2.  Assess teh prolem, policies and institutional settings relating to road traffic injury and the capacity for road traffic injury prevention in each country.
3.  Prepare a national road safety strategy and plan of action.
4.  Allocate financial and human resoures to address the problem.
5.  Implement specific actions to prevent road traffic crshes, minimize injuries and their consequences and evaluate the impact of these actions.
6.  Support the development of national capacity and international cooperation.


The initiative was followed by the creation of the World Bank's Global Road Safety Facility (GRSF), which supported the development of new road safety management guidelines to assist countries in implementing the World Report's recommendations. The GRSF funded road safety management capacity reviews and the establishment and support of international professional networks. It established a Memorandum of Understanding with iRAP and other international networks such as the International Road Federations (IRF), International Road Traffic and Accident Database (IRTAD), and the International Road Policing Organization (RoadPOL).

Further guielines on interventions were produced under the umbrella of the newly created United Nations Road Safety Collaboration (UNRSC) which was called for by a UN General Assembly resoulution in 2004 (A/Res/58/289). The international Road Assessment Programme (iRAP) was launched providing a key network safety assessment tool for LMICs. The launch of the OECD's Towards Zero report brought together and further reinforced the Safe System and new thinking on approaches to road safety management (OECD, 2008). The highly visible Make Roads Safe campaign and reports were launched by the Commission for Global Road Safety (2006, 2008, 2011) and caught worldwide media attetntion. Towards the end of the decade, the first ever global Ministerial Conference on Road Safety took place in Moscow, which provided formal endorsement at the ighest level of the need for global action. In a series of statements, the Multilateral Development Banks (led by the World Bank) promised a coordinated response for scaled-up investment in road safety management capacity and for road safety to find its place in mainstream infrastructure projects (MDB, 2009, 2011, 2012).

The abovementioned initiatives resulted in the unanimous adoption of a resolution by the United Nations General Assembly in 2010 announcing the Decade of Action for Road Safety 2011-2020. This was followed by the launch of a Global Plan produced by the UN Road Safety Collaboration in 2011 (UN, 2010a; UNRSC, 2011a).

The goal that was set as part of the first Decade of Action aimed to stabilise and then reduce forecast road deaths by 2020 (WHO, 2013). This represented an estimated saving of 5 million lives (Figure 2.1) and 50 million fewer serious injuries, with an overall benefit of more than US$3 trillion (Guria, 2009).

Figure 2.1 Goal of the first Decade of Action for Road Safety 2011–2020 - Source: Adapted from Guria, (2009); WHO, (2013).

The Global Plan for the first Decade of Action adopted the Safe System approach and recommended that countries work within the five pillars of action, as summarised in Box 2.1. National road safety performance is monitored at an international level and periodic status reports are published by the WHO (WHO, 2009, 2013, 2015, 2018).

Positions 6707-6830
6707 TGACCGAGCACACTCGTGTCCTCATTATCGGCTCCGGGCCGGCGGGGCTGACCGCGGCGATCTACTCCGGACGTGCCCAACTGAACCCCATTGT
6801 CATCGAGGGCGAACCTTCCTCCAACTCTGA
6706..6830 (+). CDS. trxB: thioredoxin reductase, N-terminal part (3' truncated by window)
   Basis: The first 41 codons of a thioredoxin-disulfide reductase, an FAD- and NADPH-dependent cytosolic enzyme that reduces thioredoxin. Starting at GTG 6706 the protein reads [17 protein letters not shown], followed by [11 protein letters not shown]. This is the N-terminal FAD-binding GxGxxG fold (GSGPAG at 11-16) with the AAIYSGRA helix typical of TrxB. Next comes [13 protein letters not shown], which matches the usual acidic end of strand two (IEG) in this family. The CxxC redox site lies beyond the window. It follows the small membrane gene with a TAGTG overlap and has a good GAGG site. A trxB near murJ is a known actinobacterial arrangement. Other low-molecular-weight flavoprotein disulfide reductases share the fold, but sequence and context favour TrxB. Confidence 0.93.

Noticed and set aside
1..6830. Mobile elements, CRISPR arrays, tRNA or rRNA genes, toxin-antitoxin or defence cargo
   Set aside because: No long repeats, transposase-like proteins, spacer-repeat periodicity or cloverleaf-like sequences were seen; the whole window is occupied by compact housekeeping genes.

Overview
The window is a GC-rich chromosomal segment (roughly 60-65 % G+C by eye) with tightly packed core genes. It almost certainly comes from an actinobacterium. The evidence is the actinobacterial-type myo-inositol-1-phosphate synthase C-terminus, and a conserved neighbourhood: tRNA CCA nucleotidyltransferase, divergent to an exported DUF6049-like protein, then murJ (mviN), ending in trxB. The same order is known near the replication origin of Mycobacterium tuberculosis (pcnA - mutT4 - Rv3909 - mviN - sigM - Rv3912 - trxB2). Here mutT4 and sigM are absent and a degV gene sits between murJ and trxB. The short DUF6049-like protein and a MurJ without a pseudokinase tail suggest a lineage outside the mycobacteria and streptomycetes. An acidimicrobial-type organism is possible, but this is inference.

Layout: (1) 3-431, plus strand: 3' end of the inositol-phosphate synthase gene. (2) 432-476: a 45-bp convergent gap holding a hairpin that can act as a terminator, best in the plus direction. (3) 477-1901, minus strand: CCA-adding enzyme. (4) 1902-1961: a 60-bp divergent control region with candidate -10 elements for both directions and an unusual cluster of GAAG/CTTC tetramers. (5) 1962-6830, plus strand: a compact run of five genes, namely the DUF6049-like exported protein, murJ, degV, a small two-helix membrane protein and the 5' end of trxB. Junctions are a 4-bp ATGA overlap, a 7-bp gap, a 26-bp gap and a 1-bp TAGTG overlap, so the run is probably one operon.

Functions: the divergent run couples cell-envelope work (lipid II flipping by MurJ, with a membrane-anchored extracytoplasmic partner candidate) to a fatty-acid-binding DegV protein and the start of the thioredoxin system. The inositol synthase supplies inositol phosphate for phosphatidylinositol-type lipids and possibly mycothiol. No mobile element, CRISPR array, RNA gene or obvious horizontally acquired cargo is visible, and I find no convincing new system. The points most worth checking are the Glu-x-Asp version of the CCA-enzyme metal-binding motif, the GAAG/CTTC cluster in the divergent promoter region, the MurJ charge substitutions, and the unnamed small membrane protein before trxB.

Box 2.1: The Global Plan pillars

Pillar 1: Road safety management

This pillar highlights the need to designate a jurisdictional lead agency to develop and lead the delivery of targeted road safety activity and to provide capacity for this and related multi-sectoral coordination, which is underpinned by data collection and evidential research to assess countermeasure design and monitor implementation and effectiveness (see The Road Safety Management System )

Pillar 2: Safer roads and mobility

This pillar aims to raise the inherent safety and protective quality of road networks for the benefit of all road users, especially the most vulnerable (e.g. pedestrians, bicyclists and motorcyclists). This will be achieved through the implementation of road infrastructure assessment and improved safety-conscious planning, design, construction and operation of roads (see Road Safety Management of this manual).

Pillar 3: Safer vehicles

This pillar encourages universal deployment of improved vehicle safety technologies for both passive and active safety through a combination of harmonisation of relevant global standards, consumer information schemes, and incentives to accelerate the uptake of new technologies.

Pillar 4: Safer road users

The aim of this pillar is to encourage the development of comprehensive programmes to improve road user behaviour, and sustained or increased enforcement of laws and standards, combined with public awareness/education to increase seatbelt and helmet wearing rates, to reduce drink-driving, speed and other risk factors.

Pillar 5: Post-crash response

This pillar targets increased responsiveness to post-crash emergencies and improved ability of health and other systems to provide appropriate emergency treatment and longer-term rehabilitation for crash victims.

Source: UNRSC, (2011a).

Regional targets and plans

Experience with regional targets indicates that they can play an important road safety role and provide a focus for regional and national intervention (ETSC, 2011).  (see Box 2.2 and Box 2.3; UN, 2010b, UNRSC 2011b).

Box 2.7: Examples of current regional road safety targets

 Asia and Pacific Region: